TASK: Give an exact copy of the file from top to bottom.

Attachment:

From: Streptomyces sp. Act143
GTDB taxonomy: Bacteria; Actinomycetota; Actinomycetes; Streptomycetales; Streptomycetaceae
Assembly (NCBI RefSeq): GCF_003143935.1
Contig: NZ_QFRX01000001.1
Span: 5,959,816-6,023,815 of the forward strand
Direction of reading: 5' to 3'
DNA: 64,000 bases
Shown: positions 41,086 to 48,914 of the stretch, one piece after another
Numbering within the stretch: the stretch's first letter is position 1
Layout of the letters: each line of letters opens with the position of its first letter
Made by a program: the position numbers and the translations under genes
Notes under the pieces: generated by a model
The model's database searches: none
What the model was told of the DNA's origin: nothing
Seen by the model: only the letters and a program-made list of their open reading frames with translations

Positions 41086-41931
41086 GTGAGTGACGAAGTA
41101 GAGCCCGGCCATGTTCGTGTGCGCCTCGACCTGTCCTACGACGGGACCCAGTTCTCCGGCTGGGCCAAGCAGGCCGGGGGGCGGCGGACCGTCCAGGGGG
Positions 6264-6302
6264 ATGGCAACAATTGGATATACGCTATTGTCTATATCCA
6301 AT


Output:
From: Streptomyces sp. Act143
GTDB taxonomy: Bacteria; Actinomycetota; Actinomycetes; Streptomycetales; Streptomycetaceae
Assembly (NCBI RefSeq): GCF_003143935.1
Contig: NZ_QFRX01000001.1
Span: 5,959,816-6,023,815 of the forward strand
Direction of reading: 5' to 3'
DNA: 64,000 bases
Shown: positions 41,086 to 48,914 of the stretch, one piece after another
Numbering within the stretch: the stretch's first letter is position 1
Layout of the letters: each line of letters opens with the position of its first letter
Made by a program: the position numbers and the translations under genes
Notes under the pieces: generated by a model
The model's database searches: none
What the model was told of the DNA's origin: nothing
Seen by the model: only the letters and a program-made list of their open reading frames with translations

Positions 41086-41931
41086 GTGAGTGACGAAGTA
41101 GAGCCCGGCCATGTTCGTGTGCGCCTCGACCTGTCCTACGACGGGACCCAGTTCTCCGGCTGGGCCAAGCAGGCCGGGGGGCGGCGGACCGTCCAGGGGG
Positions 6264-6302
6264 ATGGCAACAATTGGATATACGCTATTGTCTATATCCA
6301 AT